2. Despite the hard science setting of this novel, Mr. Robinson’s English degrees shine through in his prose and character building. He writes beautifully. There were often times when I wanted to read passages aloud to random people nearby– which I didn’t, because that would be weird. But it is beautifully written.
3. A lot of contemporary hard science fiction novels tend toward post-apocalyptic, post-modern, dystopian themes, which turn me off. (If I want to see and experience crappy things, I’ll watch the news, or participate in reality.) 2312 avoids this problem by utilizing the progressive future as a backdrop, and balances its successes, failures, and complications, while introducing flawed characters and allowing them to grow and bloom within that backdrop. Some may think the story’s happy ending feels “contrived,” but allowing one’s characters to fade into hopeless, meaningless, post-modern oblivion doesn’t make one’s story less contrived.
4. The author has a love affair with the idea of terrarium-converted asteroids that travel the solar system like cruise ships. Each travel segment offers a glimpse into a different style of terra-asteroid, and I want to try them all. Well, except for the black-liner (completely dark inside), or the sex-liner (self-explanatory).

What I didn’t like:
1. Swan is a bit of a weirdo. She’s one of those avant-garde, experimental, try-anything-and-don’t-ask-questions, self-prescribed moody kind of people. I was kind of hoping that there would be some weird twist at the end that revealed she was actually a quantum android sleeper agent, because, then I could be like, “Ah ha! That’s why I didn’t like her!” But I enjoyed her friend, the uptight, stable Warham.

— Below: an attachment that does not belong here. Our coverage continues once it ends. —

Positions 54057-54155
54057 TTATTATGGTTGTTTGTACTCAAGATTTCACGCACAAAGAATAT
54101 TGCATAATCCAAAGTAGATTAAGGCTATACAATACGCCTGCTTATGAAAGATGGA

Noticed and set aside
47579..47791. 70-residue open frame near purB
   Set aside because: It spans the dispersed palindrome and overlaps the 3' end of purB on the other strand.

2. I can’t quite grasp KSR’s economics. The main characters have communal jobs (artist, farmer, political dignitary), yet they jet all over the solar system. There is a passage toward the end that suggests that one particular league makes lots of money off of nitrogen exports, which suggests a capitalistic system, but I still can’t wrap my head around it. Just one descent on an opera-themed space elevator in Quito must cost… hundreds of thousands of dollars? And then, to just take a year’s sabbatical on Earth, to do humanitarian work and drop animals from the sky? An artist and an ambassador can afford that?

A Final Observation: It’s more of a demonstration of my limited scientific imagination, and not a dislike, but I question whether humans can accomplish so much in 300 years. Then, I remind myself that Star Trek portrays galactic travel within the same window of time (something not yet achieved in Robinson’s world), and I have willingly suspended disbelief for that show. Plus, by the end of the novel, I realize that much of the world that 2312 illustrates is an early work in progress, not to be finished for hundreds of years after the titular year.

I enjoyed the novel and I think it’s the top runner for the Hugo out of the three I’ve read so far. Next up, is Captain Vorpatril’s Alliance (The Vorkosigan Saga) by another Hugo veteran, Lois McMaster Bujold.